I was too busy to see a GP – now my kidneys are scarred for ever
22:01 GMT, 10 March 2012
As matron of honour at her best friend’s wedding, the last thing Cherry Healey wanted to do was let the bride down.
But as she followed her up the aisle, her smile firmly fixed, the TV presenter knew something was dreadfully wrong.
Her head was pounding so fiercely that the occasion three years ago passed in a blur. A day later she was in hospital.
Cherry Healy had a bacterial infection in her kidney. Known as pyelonephritis, it affects one in 830 people a year
‘I’d been busy working so I was a bit run-down and thought I was developing a migraine. I was taking ibuprofen but nothing was working,’ says Cherry.
‘I could barely focus on talking, let alone do anything useful for the bride.
'I didn’t touch any food. I was shivering uncontrollably and obviously had a fever.
‘Before the speeches, I staggered up to the bride’s bedroom to lie down, but when my husband Roly found me half an hour later we decided to head home to London.
'/03/10/article-2112965-121C2564000005DC-333_233x423.jpg” width=”233″ height=”423″ alt=”Usually, cystitis clears up after a few days but in severe cases a GP may prescribe antibiotics” class=”blkBorder” />
Usually, cystitis clears up after a few days but in severe cases a GP may prescribe antibiotics
Within hours of receiving treatment, Cherry, who lives near Shepherd’s Bush, West London, with business consultant Roly, 32, was feeling better.
Looking back, she realises her symptoms started in the week before the wedding when she developed cystitis.
A common infection of the bladder, it can affect men and women but is ten times more common in women as they have a shorter urethra, making it easier for bacteria to get in.
Usually, cystitis clears up after a few days but in severe cases a GP may prescribe antibiotics.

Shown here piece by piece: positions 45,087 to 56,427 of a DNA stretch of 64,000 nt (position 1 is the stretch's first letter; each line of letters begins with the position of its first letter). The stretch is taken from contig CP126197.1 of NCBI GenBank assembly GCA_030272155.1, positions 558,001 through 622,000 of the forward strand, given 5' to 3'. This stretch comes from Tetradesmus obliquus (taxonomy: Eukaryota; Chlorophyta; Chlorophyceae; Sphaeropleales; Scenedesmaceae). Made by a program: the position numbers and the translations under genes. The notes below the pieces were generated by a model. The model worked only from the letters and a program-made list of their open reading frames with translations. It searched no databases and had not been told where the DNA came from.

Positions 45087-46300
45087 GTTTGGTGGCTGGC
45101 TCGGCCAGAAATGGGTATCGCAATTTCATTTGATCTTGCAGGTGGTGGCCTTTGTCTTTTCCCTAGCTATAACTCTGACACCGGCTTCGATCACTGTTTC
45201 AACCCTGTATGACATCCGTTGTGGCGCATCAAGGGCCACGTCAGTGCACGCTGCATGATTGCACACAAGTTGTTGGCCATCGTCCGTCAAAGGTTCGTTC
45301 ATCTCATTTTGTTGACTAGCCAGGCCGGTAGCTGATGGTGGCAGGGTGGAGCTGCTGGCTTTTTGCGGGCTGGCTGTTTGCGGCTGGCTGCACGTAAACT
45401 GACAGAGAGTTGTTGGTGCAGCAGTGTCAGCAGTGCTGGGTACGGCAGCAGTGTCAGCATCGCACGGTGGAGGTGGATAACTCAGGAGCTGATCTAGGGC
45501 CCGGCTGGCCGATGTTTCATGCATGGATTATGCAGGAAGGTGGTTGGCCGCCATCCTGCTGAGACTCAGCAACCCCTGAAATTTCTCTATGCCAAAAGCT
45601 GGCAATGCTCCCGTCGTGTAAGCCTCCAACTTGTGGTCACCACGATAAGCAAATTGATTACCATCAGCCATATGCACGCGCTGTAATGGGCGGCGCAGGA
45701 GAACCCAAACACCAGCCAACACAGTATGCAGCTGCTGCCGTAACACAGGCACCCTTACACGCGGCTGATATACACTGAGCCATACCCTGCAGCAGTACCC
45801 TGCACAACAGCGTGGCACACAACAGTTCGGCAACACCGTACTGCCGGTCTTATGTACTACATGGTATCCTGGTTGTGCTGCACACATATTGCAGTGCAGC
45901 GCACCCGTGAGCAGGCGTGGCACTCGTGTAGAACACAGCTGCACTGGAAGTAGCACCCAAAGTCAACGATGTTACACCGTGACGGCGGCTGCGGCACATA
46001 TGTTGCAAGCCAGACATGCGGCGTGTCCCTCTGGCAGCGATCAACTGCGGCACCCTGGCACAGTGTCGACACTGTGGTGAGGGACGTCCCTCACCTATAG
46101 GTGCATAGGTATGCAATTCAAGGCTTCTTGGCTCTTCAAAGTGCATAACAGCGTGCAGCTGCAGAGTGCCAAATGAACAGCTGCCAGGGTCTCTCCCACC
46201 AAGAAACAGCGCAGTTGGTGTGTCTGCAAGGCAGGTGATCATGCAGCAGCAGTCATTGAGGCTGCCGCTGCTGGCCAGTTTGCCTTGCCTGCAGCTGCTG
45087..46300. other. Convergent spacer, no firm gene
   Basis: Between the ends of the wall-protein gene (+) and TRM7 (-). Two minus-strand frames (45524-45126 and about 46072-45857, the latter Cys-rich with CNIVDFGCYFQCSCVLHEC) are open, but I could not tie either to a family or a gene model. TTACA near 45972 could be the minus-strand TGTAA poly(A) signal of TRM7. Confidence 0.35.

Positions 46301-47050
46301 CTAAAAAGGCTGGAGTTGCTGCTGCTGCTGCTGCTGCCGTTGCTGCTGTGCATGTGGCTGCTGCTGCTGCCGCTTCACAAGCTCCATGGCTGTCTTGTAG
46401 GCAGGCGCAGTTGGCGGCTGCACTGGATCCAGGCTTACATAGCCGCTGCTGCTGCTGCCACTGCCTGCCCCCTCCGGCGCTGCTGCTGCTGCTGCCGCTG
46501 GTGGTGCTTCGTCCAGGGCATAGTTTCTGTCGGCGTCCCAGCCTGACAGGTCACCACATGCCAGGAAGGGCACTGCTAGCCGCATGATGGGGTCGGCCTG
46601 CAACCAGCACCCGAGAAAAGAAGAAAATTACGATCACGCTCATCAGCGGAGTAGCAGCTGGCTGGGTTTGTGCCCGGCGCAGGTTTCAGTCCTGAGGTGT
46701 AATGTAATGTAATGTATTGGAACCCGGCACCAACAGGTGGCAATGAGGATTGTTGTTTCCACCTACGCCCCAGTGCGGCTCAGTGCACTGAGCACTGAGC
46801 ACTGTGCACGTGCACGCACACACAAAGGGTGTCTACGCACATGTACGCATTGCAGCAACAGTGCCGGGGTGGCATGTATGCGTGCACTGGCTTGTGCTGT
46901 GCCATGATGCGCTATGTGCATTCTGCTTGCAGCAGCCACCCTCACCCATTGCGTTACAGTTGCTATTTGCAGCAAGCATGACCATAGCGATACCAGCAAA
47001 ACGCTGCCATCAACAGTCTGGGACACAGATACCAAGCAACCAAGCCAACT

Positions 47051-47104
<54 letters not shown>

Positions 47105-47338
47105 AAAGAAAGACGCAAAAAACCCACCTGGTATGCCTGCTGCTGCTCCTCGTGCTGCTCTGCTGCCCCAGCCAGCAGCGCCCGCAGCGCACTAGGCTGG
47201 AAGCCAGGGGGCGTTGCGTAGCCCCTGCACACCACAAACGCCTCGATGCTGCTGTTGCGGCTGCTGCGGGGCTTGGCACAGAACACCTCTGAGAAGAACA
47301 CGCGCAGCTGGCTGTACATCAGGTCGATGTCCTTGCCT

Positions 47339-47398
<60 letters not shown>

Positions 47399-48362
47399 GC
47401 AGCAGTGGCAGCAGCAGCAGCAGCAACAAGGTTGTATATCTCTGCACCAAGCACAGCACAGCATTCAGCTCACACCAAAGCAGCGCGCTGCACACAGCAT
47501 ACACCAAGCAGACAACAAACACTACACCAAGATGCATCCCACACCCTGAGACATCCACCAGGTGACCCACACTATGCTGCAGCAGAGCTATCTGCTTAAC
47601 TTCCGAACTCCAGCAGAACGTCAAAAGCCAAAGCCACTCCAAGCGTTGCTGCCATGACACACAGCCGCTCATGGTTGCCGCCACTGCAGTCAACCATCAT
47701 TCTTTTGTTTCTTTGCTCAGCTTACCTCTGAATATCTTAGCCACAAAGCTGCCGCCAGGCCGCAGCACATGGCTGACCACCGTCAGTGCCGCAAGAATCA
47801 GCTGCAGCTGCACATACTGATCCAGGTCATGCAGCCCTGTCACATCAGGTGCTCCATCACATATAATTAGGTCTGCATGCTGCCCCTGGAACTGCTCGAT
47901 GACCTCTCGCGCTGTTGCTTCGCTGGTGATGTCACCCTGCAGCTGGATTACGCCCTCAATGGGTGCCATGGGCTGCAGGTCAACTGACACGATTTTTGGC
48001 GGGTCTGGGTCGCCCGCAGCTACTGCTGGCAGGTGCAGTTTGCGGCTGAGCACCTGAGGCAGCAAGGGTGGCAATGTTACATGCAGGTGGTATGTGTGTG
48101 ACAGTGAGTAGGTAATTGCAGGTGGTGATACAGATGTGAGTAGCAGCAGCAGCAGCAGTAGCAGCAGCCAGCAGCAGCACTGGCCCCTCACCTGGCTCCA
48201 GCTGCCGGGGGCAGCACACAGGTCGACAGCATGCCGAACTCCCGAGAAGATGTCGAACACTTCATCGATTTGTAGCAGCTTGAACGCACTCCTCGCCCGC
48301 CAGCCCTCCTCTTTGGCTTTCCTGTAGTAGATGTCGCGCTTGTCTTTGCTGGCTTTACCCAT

In just under five per cent of cases, the infection travels up the urinary tract, leading to a kidney infection, as in Cherry’s case.
She says: ‘I’d been working on a BBC documentary with early starts and late finishes, so I was feeling tired.’
Too busy to see her GP and assuming it wasn’t serious, Cherry thought drinking lots of cranberry juice would clear it up.
For years, it’s been a common belief that the juice helps with urinary tract infections, but some newer research indicates it may not reduce the incidence of infection, and could even make the urine more acidic, exacerbating symptoms.
Two weeks after being released, Cherry returned to hospital for a final check-up.
Because of the severity of her infection, her kidney is scarred, which makes her more susceptible to further infections.
Professor Neil Turner, consultant nephrologist at Edinburgh Royal Infirmary, says developing a fever with simple cystitis is unusual and a sign an infection has spread to the kidneys.
He says pyelonephritis is associated with vesicoureteral reflux, a condition where urine flows back from the bladder to the kidneys.
For those who suffer recurrent kidney infections, antibiotics may be prescribed at the first sign of cystitis. Doctors also advise those who are prone to stay well-hydrated.
‘They should drink plenty of liquids to wash bacteria from the bladder and urinary tract,’ says Prof Turner.
Some patients may benefit from an increased fibre intake as constipation can also trigger the problem.
Cherry says: ‘I now avoid doing too much because being run-down can make you more liable to infection.
'I try to eat well and stay well-hydrated. I’ll never ignore cystitis again.’